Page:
Sunday, February 10, 2008

"Election" Day

Primaries and caucuses might be dominating the news-cycle, but in this first weekend of Lent, candidates of a different sort are taking the church's center stage... and not just in the States, either.

Across the globe, the annual journey of adults seeking reception into the Catholic fold enters its home stretch on this First Sunday with the traditional Rites of Election. Held in every diocese the world over -- whether in the cathedral or a larger parish church -- the local bishop personally welcomes each of the catechumens (those to be baptized) and candidates (those already baptized yet awaiting confirmation/first Eucharist) who will receive the sacraments at the Easter Vigil.

Given the number of those to be received, each accompanied by their godparent/sponsors, most local churches hold the rites several times over, and in some places they either spill over beyond this weekend or other clerics (auxiliary bishops, regional vicars or deans) are called upon to preside at regional celebrations of the rite.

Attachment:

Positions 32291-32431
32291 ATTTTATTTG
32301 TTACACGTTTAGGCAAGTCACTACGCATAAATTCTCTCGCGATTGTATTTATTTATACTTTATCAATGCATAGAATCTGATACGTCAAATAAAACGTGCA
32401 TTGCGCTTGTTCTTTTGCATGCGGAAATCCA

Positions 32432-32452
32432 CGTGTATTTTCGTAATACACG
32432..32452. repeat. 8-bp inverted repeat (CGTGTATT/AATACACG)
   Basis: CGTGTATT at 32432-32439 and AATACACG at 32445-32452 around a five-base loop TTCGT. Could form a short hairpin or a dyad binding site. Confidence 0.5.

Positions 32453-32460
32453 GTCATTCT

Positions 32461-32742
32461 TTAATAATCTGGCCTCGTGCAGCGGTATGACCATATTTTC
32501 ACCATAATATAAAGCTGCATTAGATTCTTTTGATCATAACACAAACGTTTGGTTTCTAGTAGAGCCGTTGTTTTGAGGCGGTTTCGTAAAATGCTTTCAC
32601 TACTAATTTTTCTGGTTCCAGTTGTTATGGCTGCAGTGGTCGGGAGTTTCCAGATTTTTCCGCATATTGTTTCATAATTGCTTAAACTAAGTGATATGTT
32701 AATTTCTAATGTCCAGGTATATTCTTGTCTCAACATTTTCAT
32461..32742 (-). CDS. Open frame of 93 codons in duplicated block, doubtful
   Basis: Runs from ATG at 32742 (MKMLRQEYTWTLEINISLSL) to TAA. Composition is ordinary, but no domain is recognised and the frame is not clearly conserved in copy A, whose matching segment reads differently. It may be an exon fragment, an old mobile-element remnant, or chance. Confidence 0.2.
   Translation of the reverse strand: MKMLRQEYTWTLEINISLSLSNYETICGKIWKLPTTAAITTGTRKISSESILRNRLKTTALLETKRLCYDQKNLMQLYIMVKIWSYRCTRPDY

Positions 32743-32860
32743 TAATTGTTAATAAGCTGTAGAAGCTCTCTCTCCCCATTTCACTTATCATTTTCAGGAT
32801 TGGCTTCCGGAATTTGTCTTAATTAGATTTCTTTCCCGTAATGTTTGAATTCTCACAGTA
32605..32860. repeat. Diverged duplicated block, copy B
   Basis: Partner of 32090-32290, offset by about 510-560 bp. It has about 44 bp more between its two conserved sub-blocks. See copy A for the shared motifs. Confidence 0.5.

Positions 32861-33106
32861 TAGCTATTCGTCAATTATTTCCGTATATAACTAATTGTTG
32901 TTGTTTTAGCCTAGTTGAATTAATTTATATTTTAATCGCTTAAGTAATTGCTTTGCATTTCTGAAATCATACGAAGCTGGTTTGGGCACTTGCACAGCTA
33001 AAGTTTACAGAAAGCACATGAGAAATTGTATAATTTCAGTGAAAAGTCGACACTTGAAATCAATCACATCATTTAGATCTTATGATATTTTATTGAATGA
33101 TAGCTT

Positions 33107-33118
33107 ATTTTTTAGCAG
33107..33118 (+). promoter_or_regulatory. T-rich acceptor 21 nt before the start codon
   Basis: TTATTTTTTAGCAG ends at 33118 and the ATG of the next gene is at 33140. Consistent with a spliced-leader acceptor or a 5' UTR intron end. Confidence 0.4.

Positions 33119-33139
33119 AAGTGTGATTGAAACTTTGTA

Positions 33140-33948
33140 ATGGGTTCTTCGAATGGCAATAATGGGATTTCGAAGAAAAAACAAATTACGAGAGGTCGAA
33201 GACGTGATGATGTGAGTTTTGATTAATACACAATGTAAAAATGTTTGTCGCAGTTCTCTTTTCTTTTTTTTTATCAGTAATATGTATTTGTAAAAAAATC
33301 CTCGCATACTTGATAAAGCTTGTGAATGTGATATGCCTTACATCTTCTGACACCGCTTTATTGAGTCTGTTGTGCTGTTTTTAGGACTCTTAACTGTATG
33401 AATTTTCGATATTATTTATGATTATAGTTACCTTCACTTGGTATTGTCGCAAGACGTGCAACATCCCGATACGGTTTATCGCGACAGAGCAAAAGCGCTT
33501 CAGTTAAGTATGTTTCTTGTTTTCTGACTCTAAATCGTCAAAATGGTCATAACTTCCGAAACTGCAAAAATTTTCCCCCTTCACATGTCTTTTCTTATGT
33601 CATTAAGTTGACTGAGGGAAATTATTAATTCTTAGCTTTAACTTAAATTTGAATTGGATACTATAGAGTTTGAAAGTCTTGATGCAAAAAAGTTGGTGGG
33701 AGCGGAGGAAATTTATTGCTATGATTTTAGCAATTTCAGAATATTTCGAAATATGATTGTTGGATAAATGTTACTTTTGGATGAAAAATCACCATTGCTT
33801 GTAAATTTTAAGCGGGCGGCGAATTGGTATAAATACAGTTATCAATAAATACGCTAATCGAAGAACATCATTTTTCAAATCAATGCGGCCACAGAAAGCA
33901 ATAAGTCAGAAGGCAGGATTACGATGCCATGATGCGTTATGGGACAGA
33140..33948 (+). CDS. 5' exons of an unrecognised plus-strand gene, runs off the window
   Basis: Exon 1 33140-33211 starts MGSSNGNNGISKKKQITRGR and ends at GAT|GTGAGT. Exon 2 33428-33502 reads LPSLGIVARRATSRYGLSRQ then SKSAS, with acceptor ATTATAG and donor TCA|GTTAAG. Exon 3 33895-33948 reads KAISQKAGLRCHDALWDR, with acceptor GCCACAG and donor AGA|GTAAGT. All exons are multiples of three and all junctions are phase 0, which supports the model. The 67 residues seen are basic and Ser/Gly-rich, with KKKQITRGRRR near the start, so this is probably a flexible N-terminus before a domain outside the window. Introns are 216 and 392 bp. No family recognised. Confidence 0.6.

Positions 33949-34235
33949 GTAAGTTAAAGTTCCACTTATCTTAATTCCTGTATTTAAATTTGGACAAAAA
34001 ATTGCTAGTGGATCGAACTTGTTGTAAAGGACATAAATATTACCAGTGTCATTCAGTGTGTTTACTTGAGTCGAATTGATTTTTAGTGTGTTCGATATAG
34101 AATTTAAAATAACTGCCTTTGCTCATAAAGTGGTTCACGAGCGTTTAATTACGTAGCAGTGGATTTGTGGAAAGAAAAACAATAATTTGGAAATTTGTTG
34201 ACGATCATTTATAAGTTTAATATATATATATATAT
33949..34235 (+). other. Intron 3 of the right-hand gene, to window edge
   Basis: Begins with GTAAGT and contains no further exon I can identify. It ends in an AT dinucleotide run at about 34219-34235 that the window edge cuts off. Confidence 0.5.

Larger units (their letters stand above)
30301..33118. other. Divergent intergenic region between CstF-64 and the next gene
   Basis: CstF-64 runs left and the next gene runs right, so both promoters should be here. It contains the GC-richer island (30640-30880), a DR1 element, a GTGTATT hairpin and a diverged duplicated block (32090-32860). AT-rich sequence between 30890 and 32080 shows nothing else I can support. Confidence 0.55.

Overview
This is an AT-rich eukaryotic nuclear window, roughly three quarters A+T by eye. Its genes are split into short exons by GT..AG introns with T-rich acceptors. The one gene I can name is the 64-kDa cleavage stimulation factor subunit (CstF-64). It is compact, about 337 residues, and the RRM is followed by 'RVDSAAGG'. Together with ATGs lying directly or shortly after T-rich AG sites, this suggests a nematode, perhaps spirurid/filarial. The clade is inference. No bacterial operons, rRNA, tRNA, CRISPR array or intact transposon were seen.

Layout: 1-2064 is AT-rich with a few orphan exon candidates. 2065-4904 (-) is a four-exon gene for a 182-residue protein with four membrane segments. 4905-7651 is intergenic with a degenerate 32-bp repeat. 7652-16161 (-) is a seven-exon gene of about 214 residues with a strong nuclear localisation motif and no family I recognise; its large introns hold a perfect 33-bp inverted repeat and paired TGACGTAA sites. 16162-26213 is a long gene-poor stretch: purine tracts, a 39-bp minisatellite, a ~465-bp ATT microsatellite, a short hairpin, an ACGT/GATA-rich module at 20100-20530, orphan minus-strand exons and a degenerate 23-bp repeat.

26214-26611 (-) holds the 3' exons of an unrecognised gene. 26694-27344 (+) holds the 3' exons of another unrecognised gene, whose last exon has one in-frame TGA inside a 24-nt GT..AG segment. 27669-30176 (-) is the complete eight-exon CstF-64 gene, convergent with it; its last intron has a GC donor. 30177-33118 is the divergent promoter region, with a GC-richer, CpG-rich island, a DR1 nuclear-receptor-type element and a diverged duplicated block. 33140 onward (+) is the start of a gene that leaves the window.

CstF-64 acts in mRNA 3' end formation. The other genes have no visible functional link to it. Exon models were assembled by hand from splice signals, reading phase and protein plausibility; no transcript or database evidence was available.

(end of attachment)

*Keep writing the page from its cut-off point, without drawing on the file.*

The US church invariably welcomes "tens of thousands" of adults each Easter, with the figures invariably reporting over 150,000 completing the Rite of Christian Initiation of Adults (RCIA) annually in recent years. In the archdiocese of Los Angeles alone, last year saw 1,300 catechumens and almost 1,500 candidates, and in Stateside Catholicism's new boomtowns of the South and West, parish RCIA intakes frequently number more than 30, with some bringing in yearly groups of 70 or more.

(It's worth reminding, too, that in the cycles after the US' abuse storm began in 2002, a significant number of journalists who'd been assigned to report on the crisis in various locales ended up converting.)

As another batch of "new blood" prepares to complete the long, meaningful, and oft-difficult journey to full communion, credit needs to be given where it's due. Numbers and energy of this sort don't just appear out of thin air, and more than any other force, this weekend's events owe their vigor and hope to the commitment, enthusiasm and hard work that, by the thousands, sees directors of religious education and volunteer catechists devoting long hours, great skill and loads of heart to their classes and their communities at large.

As with most of the church's best, the degree and quality of their investment is largely hidden from the pews (and, usually, even further from the front-pages). Especially on this day, though, here's hoping they get the thanks and appreciation they've well-earned... no less than 150,000 times over.

PHOTO: Diocese of Portsmouth (1); St James Cathedral, Seattle (2)